Now, we were willing to meet this with all candor. We know


'that, in books made up of miscellaneous articles, it could not be expecied that every particular sentence should suit every member of the community. We must give and take a little in this respect. But this, however just, did not suit them, and they would not have it so. We went to work to find a remedy. Suggestions were made, and 80 we went to work to expurgate all that could give offence. We wanted their children; we wanted to educate them; we did not like them to grow upin ignorance; and so we expurgated these objeclionable passages.

Mr. Ketchum here exhibited one of these expurgated editions of Murray's Reader, and pointed out the passages which had thus been stricken out; among them were a sketch of Luther's character, from Robertson's Charles V,; this line from Goldsmith's Traveller--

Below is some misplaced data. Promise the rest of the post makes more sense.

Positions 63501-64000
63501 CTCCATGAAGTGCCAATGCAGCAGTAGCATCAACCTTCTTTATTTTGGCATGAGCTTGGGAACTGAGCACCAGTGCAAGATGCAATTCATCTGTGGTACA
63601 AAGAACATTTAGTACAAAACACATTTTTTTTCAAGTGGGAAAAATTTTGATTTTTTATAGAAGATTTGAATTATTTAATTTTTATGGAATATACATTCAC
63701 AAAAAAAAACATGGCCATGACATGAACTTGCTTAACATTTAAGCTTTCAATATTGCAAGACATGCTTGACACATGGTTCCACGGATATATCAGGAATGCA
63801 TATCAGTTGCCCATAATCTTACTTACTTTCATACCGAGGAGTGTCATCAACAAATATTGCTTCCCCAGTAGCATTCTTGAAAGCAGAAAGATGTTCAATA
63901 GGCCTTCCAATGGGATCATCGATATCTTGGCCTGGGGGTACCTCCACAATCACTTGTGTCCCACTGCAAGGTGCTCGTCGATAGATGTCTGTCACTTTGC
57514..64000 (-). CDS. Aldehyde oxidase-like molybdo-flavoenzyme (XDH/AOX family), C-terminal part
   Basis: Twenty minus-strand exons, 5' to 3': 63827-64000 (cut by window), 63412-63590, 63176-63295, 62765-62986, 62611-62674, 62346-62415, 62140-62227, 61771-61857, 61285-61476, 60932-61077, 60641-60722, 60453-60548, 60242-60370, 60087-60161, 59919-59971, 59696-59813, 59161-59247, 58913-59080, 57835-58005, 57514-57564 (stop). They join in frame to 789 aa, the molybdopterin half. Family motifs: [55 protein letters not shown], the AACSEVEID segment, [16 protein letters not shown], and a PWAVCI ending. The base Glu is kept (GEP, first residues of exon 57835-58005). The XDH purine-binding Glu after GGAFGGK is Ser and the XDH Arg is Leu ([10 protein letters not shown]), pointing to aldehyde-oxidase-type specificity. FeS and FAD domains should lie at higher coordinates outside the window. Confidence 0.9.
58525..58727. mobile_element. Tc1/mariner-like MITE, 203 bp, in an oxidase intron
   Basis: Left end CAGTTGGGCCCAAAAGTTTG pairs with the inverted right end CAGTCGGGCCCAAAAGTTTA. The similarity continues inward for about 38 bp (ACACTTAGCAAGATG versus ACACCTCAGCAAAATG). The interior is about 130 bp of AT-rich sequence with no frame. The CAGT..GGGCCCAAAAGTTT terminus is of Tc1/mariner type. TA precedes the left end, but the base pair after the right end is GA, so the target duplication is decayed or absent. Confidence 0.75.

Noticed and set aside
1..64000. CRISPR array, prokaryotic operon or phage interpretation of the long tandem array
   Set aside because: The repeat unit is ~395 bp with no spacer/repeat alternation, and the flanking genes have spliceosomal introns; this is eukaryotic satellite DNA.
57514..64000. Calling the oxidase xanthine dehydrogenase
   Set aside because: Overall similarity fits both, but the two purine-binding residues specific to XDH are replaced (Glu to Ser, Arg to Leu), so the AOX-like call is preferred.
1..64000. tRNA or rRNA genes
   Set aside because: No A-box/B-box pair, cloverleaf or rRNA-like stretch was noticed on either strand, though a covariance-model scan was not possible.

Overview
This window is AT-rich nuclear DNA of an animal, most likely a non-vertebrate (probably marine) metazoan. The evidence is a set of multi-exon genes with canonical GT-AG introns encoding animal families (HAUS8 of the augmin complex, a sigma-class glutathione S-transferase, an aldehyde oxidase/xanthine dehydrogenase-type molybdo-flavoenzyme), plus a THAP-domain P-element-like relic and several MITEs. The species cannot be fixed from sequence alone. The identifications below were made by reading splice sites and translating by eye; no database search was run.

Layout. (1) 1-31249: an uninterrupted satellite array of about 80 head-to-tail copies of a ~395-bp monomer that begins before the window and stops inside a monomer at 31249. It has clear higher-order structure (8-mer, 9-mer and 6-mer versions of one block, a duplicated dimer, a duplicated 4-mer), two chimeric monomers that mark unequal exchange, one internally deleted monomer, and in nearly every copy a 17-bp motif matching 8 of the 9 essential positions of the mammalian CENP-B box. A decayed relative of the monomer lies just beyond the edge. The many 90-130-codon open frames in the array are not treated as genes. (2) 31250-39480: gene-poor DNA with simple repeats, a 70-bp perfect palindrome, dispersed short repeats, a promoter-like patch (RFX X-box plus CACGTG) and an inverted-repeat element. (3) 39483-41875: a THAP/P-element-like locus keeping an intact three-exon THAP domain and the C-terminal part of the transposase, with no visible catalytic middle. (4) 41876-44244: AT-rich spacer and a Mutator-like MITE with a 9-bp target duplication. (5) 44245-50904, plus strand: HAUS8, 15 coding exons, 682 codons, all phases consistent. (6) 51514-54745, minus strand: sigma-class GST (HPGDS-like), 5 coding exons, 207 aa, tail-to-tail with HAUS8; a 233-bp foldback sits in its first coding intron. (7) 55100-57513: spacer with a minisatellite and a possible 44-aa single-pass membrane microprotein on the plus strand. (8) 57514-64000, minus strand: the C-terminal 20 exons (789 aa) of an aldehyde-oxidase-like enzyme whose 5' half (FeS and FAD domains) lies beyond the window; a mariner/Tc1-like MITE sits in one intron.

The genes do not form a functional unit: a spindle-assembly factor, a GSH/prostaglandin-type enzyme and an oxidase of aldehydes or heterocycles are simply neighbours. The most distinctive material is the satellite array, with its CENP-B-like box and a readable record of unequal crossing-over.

“And e'en in penance planning sins anew:” a sentence from Lord Chatham's celebrated protest against the employment of Indian savages by the British in the Revolutionary war, in which the words “tyranny of Rome," "Popish cruelties,” and "Inquisition” occurred. These were all stricken out for the sake of peace. But all would not do. Friends blamed us for having made too great sacrifices for the sake of quiet. We said we would educate these children for the safety of society: we would make Americans of them, make them think and feel as Americans about American institutions and American people. But that was not what the Roman priests wanted; for, be it remembered that many of the Roman laity desired that it should be so. They knew that in these schools the spirit of liberty would be growing up in their children's hearts; they would begin to exercise their right of private judgment, and this might diminish their respect for their spiritual fathers. They did not wish it to be so.